Organization of petroleum Exporting countries (OPEC)
OPEC is an example of a producer cartel that cartel relies on quotas to influence prices. It is a group of commodity producing countries that have significant control over supply and that band together to control output and price. OPEC is part of a larger category of energy commodities; which also includes coal and natural gas. The Organization of Petroleum Exporting Countries is an organization of 12 oil-producing countries. It controls 61 percent of the world’s oil exports and holds 80 percent of the world’s proven oil reserves.
OPEC is not confined to the Middle East. The members are Algeria, Indonesia, Iran , Iraq , Kuwait, Libya, Nigeria, Qatar, Saudi Arabia, the United Arab Emirates, and Venezuela; OPEC that can influence supply and price, periodically at least annually OPEC oil ministers gather together to determine the quota for each country based on estimates of supply and demand.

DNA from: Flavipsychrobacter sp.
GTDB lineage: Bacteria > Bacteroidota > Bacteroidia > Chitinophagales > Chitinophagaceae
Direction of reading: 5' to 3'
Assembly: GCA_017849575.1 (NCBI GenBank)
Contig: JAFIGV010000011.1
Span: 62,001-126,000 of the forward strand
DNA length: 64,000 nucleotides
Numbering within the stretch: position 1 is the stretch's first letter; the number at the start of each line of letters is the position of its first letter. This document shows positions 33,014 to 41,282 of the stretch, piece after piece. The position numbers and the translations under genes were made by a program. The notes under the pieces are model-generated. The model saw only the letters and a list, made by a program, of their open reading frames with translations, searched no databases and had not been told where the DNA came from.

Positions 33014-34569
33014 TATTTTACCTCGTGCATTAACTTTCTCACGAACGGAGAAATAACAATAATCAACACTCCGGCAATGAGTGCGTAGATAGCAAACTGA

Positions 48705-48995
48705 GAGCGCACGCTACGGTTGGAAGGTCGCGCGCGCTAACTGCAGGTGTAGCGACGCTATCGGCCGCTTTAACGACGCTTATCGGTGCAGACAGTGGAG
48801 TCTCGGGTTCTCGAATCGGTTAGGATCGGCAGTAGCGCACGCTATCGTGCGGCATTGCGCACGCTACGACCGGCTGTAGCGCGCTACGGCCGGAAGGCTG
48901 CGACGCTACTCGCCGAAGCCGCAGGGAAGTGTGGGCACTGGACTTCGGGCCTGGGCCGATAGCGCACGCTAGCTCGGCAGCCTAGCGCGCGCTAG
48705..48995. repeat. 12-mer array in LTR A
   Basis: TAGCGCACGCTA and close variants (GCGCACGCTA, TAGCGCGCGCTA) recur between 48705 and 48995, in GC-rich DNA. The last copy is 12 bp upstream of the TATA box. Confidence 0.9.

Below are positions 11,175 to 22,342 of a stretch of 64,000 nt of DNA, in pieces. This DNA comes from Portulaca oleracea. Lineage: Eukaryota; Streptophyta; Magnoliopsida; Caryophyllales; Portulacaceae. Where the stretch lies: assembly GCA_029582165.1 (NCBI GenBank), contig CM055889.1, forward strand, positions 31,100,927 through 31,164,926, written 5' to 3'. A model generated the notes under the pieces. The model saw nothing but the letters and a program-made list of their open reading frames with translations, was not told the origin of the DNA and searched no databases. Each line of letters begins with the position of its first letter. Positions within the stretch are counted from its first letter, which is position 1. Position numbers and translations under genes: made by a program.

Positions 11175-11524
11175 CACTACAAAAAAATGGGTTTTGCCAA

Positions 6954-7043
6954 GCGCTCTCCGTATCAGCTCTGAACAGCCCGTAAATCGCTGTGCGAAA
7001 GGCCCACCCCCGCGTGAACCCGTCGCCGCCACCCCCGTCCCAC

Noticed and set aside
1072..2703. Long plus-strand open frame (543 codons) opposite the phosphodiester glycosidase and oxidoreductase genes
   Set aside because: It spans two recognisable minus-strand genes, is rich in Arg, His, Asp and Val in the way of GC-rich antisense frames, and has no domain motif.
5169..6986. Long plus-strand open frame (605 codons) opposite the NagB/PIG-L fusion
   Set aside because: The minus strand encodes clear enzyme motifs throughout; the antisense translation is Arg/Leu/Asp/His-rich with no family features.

Politics are also an important dimension, to OPEC deliberations. OPEC member countries With Large Populations need large Oil revenues to fund government programs. As a result, they are tempted to exceed their export quotas to generate more revenues. A Major reason for the invasion of Kuwait by Iraq in 1990 was because Kuwait was producing more than its quota which depressed World Oil prices. Iraqi president Saddam Hussain blamed Kuwait or low world Oil prices, which reduced the amount of revenue Iraq could earn with Oil exports. Thus he felt Justified in invading Kuwait to gain control of its Oil supplies. So that he could Increase his own Oil revenues.